Lawyers Welcome ‘Food For Thought’ In Latest DEFRA Guidance
Lawyers at Irwin Mitchell have described the extensive new Brexit guidance for food and drink businesses published by the Department for Environment, Food and Rural Affairs (DEFRA) as essential reading for those in the sector now preparing for the end of the transition period.
Covering issues such as import and export labelling, marketing and chemical regulations and data protection, lawyers have pointed to the lack of clarity in certain areas such as food labelling and harmonisation that means businesses affected will have to assume the worst case scenario.
Publication of the advice was followed by the UK Prime Minister indicating that trade talks with the EU are over, while a call by Boris Johnson and Michael Gove with 250 business leaders on 20 October, made clear the onus is now on business. Irwin Mitchell is now using its online hub to advise business what steps they need to take now on this and other Brexit related issues.
In terms of importing and exporting, by 1 January, 2021, food and drink businesses must:
- Have a UK Economic Operator Registration and Identification (EORI) number
- Decide if they want to hire an import-export agent or make the declarations themselves
- Contact the organisation that moves their goods and find out what they need to make the declaration – or if they will need to make the declarations themselves
A temporary tariff regime will be implemented for 12 months, which should see the majority of UK imports tariff-free but everything, from the way in which animals, animal products and high risk feed are imported, together with the way UK authorities must be notified, will all change.
There will be new rules for plants and plant products, while rules for what must be shown on food labels will also alter for some food and drink products. These changes will cover country of origin and food business operator (FBO) address labelling, together with use of the EU emblem, health and identification marks, the geographical indication (GI) logo and the use of EU organic logo.
Expert Opinion“These best practice and guidance tips from DEFRA are welcome, because deal or no deal, change is coming in less than 50 working days. The main issues remain the lack of clarity over what certain rules and mechanisms will look like or how they will work in practice and this is something business will find hard to prepare for.” Rob Coleridge - Senior Associate Solicitor
The EU organic logo can’t feature on UK goods, unless the UK and EU recognise each other’s standards before 1 January 2021; while marketing standards will change for wine and hops, beef and poultry and fruit and vegetables. UK firms exporting these products to the EU now need to meet marketing standards for third countries, set out in the EC marketing standards regulations.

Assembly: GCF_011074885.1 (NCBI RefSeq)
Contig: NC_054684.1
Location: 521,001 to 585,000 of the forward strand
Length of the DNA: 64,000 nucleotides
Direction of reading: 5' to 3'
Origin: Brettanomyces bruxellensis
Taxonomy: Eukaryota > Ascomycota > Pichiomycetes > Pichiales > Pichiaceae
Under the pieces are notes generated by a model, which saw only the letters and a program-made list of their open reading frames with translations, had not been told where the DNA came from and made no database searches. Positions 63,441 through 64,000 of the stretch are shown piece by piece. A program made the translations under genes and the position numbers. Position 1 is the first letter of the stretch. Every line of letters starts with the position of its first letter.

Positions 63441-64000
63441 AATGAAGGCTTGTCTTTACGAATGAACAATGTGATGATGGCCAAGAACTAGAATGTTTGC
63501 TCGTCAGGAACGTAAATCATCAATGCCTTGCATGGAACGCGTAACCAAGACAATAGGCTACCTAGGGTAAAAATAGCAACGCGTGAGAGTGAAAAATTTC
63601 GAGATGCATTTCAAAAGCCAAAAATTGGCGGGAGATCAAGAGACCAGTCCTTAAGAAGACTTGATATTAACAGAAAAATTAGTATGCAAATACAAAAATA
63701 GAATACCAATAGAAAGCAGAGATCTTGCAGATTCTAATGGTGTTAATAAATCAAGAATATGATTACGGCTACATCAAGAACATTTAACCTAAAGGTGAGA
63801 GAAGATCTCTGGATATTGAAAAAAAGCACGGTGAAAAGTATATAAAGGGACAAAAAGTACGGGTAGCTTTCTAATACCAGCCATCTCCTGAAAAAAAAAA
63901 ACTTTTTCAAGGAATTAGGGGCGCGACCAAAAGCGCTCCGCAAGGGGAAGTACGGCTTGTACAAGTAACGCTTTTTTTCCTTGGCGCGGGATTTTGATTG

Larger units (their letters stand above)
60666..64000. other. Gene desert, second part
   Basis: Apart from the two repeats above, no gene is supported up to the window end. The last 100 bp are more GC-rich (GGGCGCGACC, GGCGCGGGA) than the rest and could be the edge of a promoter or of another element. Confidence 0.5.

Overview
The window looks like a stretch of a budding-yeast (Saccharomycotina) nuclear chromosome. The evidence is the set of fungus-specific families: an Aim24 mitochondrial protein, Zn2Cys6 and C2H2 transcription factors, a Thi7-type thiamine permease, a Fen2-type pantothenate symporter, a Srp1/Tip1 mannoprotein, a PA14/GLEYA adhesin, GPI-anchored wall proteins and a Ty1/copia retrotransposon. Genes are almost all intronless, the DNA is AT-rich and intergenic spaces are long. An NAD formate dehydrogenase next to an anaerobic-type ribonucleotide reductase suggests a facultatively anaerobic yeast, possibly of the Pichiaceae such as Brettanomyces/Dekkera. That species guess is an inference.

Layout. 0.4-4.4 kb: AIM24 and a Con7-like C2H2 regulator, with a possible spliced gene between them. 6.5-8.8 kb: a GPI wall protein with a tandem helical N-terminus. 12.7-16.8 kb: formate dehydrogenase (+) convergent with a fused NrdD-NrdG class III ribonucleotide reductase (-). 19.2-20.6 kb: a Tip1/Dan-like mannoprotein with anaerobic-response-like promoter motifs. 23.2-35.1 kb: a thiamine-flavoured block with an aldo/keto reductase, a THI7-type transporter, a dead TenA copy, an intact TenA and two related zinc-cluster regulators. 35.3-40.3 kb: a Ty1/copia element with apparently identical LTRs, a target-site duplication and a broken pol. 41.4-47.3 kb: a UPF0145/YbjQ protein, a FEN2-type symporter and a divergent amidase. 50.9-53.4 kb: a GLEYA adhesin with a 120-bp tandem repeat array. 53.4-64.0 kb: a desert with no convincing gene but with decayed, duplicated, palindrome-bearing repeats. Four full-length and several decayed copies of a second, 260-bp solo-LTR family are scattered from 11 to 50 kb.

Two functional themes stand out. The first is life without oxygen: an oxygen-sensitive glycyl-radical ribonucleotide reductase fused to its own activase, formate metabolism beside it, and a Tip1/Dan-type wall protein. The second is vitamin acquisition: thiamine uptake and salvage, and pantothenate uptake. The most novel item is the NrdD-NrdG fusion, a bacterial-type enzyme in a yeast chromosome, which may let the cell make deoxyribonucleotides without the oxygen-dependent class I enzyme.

Rob added: “We are actively engaging with our clients to offer tailored advice, based on individual circumstances and while food for thought, there are key areas in the DEFRA guidance business needs to be aware of now.
“It looks increasingly unlikely standards will be mutually recognised, so business must prepare for being unable to use the EU organic logo, while those exporting non-harmonised food products need to be ready for the Bloc’s rules no longer applying to the UK.
“EU and EEA member states must allow goods to be marketed in their territory, if they are legally marketed in another member state. This means countries with their own internal rules for certain foodstuffs, must still accept products from member states which don’t meet them. This ‘mutual recognition’ is a principle of EU law, but will not apply to the UK from 1 January.
“This means UK firms must check if the member state has its own rules for their product and follow them. Once goods have been lawfully marketed in one state, the ‘mutual recognition’ principle may or may not apply again but unknowns such as these must be factored into plans.
“This all represents a cocktail of change and disruption, whatever the outcome of talks and may even have implications for the way firms access favourable arrangements with non EU countries. Following the DEFRA guidance will help ensure that the food and drink sector are not left with a bad taste in the mouth at the end of transition period.”
For further information and a clear guide on the areas that you should be focussing on in relation to Brexit, visit our hub here.